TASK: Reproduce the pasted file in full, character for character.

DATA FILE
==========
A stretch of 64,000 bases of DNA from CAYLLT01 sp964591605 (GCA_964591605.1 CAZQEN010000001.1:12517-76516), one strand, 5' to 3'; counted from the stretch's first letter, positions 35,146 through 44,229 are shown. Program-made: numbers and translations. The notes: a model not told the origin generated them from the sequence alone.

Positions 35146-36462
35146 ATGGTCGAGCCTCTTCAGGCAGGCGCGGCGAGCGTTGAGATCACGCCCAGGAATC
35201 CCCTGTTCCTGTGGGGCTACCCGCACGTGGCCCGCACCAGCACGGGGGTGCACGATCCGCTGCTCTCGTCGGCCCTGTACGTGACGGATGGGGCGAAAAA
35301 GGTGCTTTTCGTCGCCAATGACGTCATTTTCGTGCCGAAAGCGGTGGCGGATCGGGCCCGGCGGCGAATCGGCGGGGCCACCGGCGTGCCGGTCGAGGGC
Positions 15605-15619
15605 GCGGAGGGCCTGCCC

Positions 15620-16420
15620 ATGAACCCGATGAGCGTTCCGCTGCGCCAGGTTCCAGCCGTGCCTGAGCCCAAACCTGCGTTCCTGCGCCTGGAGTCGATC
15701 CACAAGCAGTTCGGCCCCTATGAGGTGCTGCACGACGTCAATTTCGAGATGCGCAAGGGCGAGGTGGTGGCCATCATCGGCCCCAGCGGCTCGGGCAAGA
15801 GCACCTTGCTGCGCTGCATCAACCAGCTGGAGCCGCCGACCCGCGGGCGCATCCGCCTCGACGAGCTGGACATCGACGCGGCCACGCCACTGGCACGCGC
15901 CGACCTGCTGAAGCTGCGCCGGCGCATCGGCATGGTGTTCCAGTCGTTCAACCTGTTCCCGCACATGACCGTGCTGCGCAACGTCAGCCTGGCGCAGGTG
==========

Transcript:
A stretch of 64,000 bases of DNA from CAYLLT01 sp964591605 (GCA_964591605.1 CAZQEN010000001.1:12517-76516), one strand, 5' to 3'; counted from the stretch's first letter, positions 35,146 through 44,229 are shown. Program-made: numbers and translations. The notes: a model not told the origin generated them from the sequence alone.

Positions 35146-36462
35146 ATGGTCGAGCCTCTTCAGGCAGGCGCGGCGAGCGTTGAGATCACGCCCAGGAATC
35201 CCCTGTTCCTGTGGGGCTACCCGCACGTGGCCCGCACCAGCACGGGGGTGCACGATCCGCTGCTCTCGTCGGCCCTGTACGTGACGGATGGGGCGAAAAA
35301 GGTGCTTTTCGTCGCCAATGACGTCATTTTCGTGCCGAAAGCGGTGGCGGATCGGGCCCGGCGGCGAATCGGCGGGGCCACCGGCGTGCCGGTCGAGGGC
Positions 15605-15619
15605 GCGGAGGGCCTGCCC

Positions 15620-16420
15620 ATGAACCCGATGAGCGTTCCGCTGCGCCAGGTTCCAGCCGTGCCTGAGCCCAAACCTGCGTTCCTGCGCCTGGAGTCGATC
15701 CACAAGCAGTTCGGCCCCTATGAGGTGCTGCACGACGTCAATTTCGAGATGCGCAAGGGCGAGGTGGTGGCCATCATCGGCCCCAGCGGCTCGGGCAAGA
15801 GCACCTTGCTGCGCTGCATCAACCAGCTGGAGCCGCCGACCCGCGGGCGCATCCGCCTCGACGAGCTGGACATCGACGCGGCCACGCCACTGGCACGCGC
15901 CGACCTGCTGAAGCTGCGCCGGCGCATCGGCATGGTGTTCCAGTCGTTCAACCTGTTCCCGCACATGACCGTGCTGCGCAACGTCAGCCTGGCGCAGGTG